Vulcan gets into Olympic spirit, supporting local rubgy star Keyara Wardley

LETHBRIDGE, ALTA. — Vulcan, Alberta may be known as the “Official Star Trek Capital of Canada” but with the Tokyo Olympics about to begin many residents are turning their focus to an out of this world athlete, Keyara Wardley.

“We’re bursting with pride,” said Keyara’s mother Lisa Wylie. “We’re just anxious, and excited and it’s pretty awesome.”

Wylie’s daughter is a member of Canada’s female rugby team based in Victoria, and was among a dozen players selected to represent Canada in the rugby sevens in Tokyo.

The community has been openly displaying its pride, with businesses along Main Street displaying signs proudly proclaiming Wardley as a home town Olympian.

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 “I’m super-excited to watch that, and to watch the Olympics now when you got a personal connection with it,” said family friend Cody Debolt.

Chiropractor Dr. George Liscombe said he has known Keyara since she was a little girl, and treated her during her sporting activities.

“I just said to Lisa, she’s only got one speed, and that’s wide open,” added Liscombe. “We’re pretty proud of her right now.”   

Wardley was an all-star with the County Central High School Hawks in Vulcan and burst onto the international rugby scene at the age of 16. She has been centralized with the national sevens program since 2017. 

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Corey Ramer is owner of the Life Med Pharmacy, where Keyara had a part time job, starting when she was only 13.

“We’ve seen her growing up and developing as an athlete and a student,” said Ramer. “She’s an extremely hard working individual and I think that shows now, where she made it with the Olympic team.”

Ramer is looking forward to watching some of the games. “You’re more invested when there’s somebody you know whose there competing.”

While Olympic athletes are chasing gold, many are forced to make a financial sacrifice in order to follow that dream.

Vulcan residents are supporting their local hero through several fund raisers, including the sale of t-shirts, featuring an action shot of Wardley and the message “GO KEYARA GO!”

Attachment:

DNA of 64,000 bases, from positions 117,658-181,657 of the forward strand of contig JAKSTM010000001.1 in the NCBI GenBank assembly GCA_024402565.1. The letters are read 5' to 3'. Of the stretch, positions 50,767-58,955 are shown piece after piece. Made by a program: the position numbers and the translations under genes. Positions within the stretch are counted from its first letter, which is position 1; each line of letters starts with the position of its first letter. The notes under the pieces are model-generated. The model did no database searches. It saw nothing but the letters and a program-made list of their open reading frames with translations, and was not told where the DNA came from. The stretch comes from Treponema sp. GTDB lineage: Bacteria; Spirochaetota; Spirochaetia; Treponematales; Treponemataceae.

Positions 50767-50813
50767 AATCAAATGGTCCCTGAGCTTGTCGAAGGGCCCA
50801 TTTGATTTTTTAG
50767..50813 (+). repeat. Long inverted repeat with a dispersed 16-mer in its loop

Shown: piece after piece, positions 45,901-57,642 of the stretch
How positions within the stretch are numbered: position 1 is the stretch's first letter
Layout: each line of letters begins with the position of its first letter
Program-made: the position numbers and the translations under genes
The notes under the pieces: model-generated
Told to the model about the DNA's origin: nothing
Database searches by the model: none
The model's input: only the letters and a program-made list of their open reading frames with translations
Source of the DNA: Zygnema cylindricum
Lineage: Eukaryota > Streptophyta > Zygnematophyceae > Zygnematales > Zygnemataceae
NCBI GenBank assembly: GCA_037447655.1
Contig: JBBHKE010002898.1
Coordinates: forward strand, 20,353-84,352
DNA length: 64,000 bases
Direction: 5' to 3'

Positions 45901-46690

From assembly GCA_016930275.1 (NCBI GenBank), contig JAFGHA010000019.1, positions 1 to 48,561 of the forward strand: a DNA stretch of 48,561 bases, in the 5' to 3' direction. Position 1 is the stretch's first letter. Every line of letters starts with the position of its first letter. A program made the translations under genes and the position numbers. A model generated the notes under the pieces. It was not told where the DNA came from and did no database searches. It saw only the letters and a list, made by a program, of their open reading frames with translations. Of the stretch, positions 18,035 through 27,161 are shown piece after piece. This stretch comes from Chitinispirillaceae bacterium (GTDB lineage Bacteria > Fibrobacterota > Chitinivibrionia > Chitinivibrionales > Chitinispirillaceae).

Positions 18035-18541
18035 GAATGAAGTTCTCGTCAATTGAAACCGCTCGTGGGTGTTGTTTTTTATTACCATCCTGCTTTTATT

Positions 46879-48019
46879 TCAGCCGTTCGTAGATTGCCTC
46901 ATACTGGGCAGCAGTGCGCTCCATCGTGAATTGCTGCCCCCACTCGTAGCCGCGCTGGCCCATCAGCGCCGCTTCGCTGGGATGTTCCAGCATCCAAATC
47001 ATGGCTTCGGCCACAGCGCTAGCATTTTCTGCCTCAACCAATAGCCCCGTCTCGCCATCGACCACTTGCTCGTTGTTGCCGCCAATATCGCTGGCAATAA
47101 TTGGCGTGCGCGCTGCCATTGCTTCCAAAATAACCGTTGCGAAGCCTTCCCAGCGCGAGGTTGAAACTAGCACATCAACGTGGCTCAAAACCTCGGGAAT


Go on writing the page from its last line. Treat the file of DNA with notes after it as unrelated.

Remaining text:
Family friend Jeannine Tucker of Black Diamond came up with another fundraising idea, selling 118 cases of steaks in just six days, to help Keyara with some of her expenses.

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“These girls don’t make a lot of money and they’re expected to do these amazing things,” said Tucker, who knew Wardley through local rugby connections.

“She has been away from home training since she was 17,” added Tucker. “Our girls need as much support as they can get for rugby.”

While training in Victoria Wardley has been working in a bowling alley part-time, while continuing her schooling online, with the goal of getting into forensic science.

Main Street Vulcan is plastered with signs offering support. A large banner has been placed in Bell Park, next to a bust of Spock, made for Leonard Nimoy when he visited Vulcan in 2010.

Many people are stopping by to write messages on the banner, offering well wishes and good luck as Wardley prepares to compete on the world stage.

“We were just overwhelmed when we saw all the support from businesses and people on the street,” said Ken Wardley, Keyara’s grandfather.

“Amazing stuff,” added Wardley’s grandmother Verena. “I thought she was really too pretty and too small to play rugby, but look at her now.”

The proud grandparents live in High River, but made a drive to Vulcan Tuesday to pick up some more tee-shirts that have been purchased by a circle of friends they met while wintering in Arizona prior to the pandemic.

Verena said a number of their friends found out they had a granddaughter who made the Olympic team, “And they just called out of the blue and said we want to support, how can we do that?” 

The couple said they have mailed t-shirts to friends in Wyoming, Wisconsin, Colorado and Winnipeg, “It just goes on and on,” added Verena.

Wylie said a group family and friends had purchased tickets to the Olympics and arranged for accommodations in Tokyo before a decision was made to ban spectators due to the COVID emergency in Japan.

While disappointed, Wylie said they are looking forward to watching the rugby sevens games on television, with the rest of the community.

The town of Vulcan is planning to set up a large screen downtown where residents will be able to watch the games. If the weather doesn’t cooperate, there are plans to move the screening indoors at the Vulcan Lodge Hall. 

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